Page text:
The stormy skies yesterday night made for some fascinating optical illusions… at times, whenever the full moon peeked through the odd opening among the thick clouds, it seemed that the negative space itself became a bright, otherworldly cloud.
My friend Erik Stein’s audio release just got its cover nixed by digital distributors…
The reason? The name of the band is presented in too cryptic a fashion.
Uh… yeah, and…?
This is our eyes and our brain being invited into sheer laziness, this is graphic design being dragged into the age of hyper-legibility, the discreet yet forceful annihilation of nuance and ambivalence. Interestingly enough, a barcode or a QR code do not seem to pose a problem, do they?
i.e., the promotion of preceptive laziness is paralleled by the efficient hermeticism of automated codification.
i.e.2, text garbling is reserved for coding, alright y’all?
I quote myself from another recent context: in our daily lives, in the smallest details, we are being sold the illusion of the absence of ideology. And this is itself an ideology, made dangerous as it mimics its own disappearance and thus renders it impossible for us to transcend it.
I know this is “just an album cover” – but that’s exactly the point. It seems innocuous. It’s not.
Re: web summit and all that. Proclaiming a space for the absence of ideology is an intrinsic paradox. The absence of ideology -is- itself an ideology. It is the magic trick of its supposed disappearance, and thus the ensuring of its unregulated advancement. Zuckerberg has been doing this for a while… look where it’s brought us.
“Ommandala”, a recent installation piece by Pedro Alves da Veiga, is currently on display at the Cerveira Biennale in Portugal. And it is certainly one of my personal highlights. Besides its evident aesthetic sophistication, it is exquisitely rich in semantic and philosophical propositions – no small feat when it comes to digital media largely reliant on random participant vocal input.
Half of the installation is made of a layer of objects the author gathered around his own private spaces, each enclosed in its own glass: a circle shrouded in semi-obscurity, a potent metaphor for the individual desire to confer a transcendence to our daily existence. We are what we own, we become what we make, we elevate ourselves through offering… the magic circle of glass is fragile and only half-visible, as an invitation to either catch a fleeting glimpse of someone else’s intimacy, or otherwise scrutinise it in proximity, faith in what we may guess among the shadows and reflections.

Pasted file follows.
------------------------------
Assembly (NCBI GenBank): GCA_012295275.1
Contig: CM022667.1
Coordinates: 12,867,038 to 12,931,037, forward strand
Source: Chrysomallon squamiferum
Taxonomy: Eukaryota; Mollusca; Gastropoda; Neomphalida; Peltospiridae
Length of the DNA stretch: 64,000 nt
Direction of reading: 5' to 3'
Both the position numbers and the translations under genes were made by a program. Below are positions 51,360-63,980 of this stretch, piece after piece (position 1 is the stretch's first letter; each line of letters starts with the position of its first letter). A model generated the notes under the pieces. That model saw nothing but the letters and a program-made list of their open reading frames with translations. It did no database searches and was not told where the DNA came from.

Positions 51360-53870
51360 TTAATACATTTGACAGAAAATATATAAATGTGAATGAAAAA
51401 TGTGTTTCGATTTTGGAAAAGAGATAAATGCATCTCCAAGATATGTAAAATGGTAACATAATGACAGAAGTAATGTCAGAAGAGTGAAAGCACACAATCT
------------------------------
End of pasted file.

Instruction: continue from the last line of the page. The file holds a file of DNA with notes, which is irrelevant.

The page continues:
The other half, a projection, is equally engaging on a sensorial level, but this time the elements are a lot more readily readable; it offers an ever-mutating kaleidoscope of patterns made up of objects one might guess would correspond to the ones physically present. As the material object subsides in the shade, so its digital mimesis flourishes exuberant…
The kaleidoscope shifts randomly in accordance to the vocal input of visitors. And here lies Veiga’s fine touch: what could easily become a succession of endless, senseless patterns is provided with meaning through the figuration present – and in how our own vocal stimuli (words uttered, questions asked, whispers and roars) transform into a personal oracle.
I asked Ommandala what my future would bring. The projected objects reassembled and, through the very human ability to provide meaning out of semantic association, they spoke to me as metaphor, both open ended and surprisingly tangible. A bit like a cross between astrology and psychoanalysis. It felt right.
Images and info here
Photo by Pedro Alves da Veiga, 2018
Songs for Summer… this one by early Santana, introduced to me by my cousins (who were musically always one step ahead) via the double-album Moonflower. We spent a Summer vacation together in Southern France and listened to it incessantly. I fell in love with it in no time.
Listening now, what stands out are the melancholic echoes of Mahavishnu and Woodstock, as well as the gorgeous bite of Mexican idioms merging with the soothing landscapes of California…
As the landscape of popular culture changed, Carlos Santana gradually lost the plot… after crossing his own musical desert (avoid their 1980s output for your own good), he resurrected in the late 1990s as a gigantic pop phenomenon. But this was another Santana, one I have no interest in; anything up until around 1977 is definitely worth it, I’d say.
David Sylvian’s “Brilliant Trees” triggered a personal epiphany, all the way back in 1984… it opened up a way of seeing, a way of listening and a way of reflecting. It may well have been the beginning of a gradual shedding of the “angry young man” persona, a slow path towards adulthood.
And it may well have provided me with my first synaesthetic musical experience: to this day, Weathered Wall conjures incredibly vivid images of a seaside village at dawn immersed in fog. Go figure.
In this corridor we bathe in white
from walls to garments to a filtered sunshine
beyond the curtains, Life takes place
So they say
The chamber is quiet, attentive
All devices buzz, expectant
And vital signs declare normalcy
In this circle lies an unspoken complicity
A hunger emerges for all else, elsewhere
from bile and vertigo, hope against hope
I’ve been having very vivid dreams lately… where I find myself in past locations, open landscapes… journeys, pilgrimages, biographical resolutions, dear departed suddenly alive.
Had one of these last night, where enmeshed in the detailed narrative a melody emerged. I woke up trying to recall who was/were the author(s)… spent the whole morning trying to remember to no avail.
I just did. It perfectly conveys the mood in these current dreams of mine: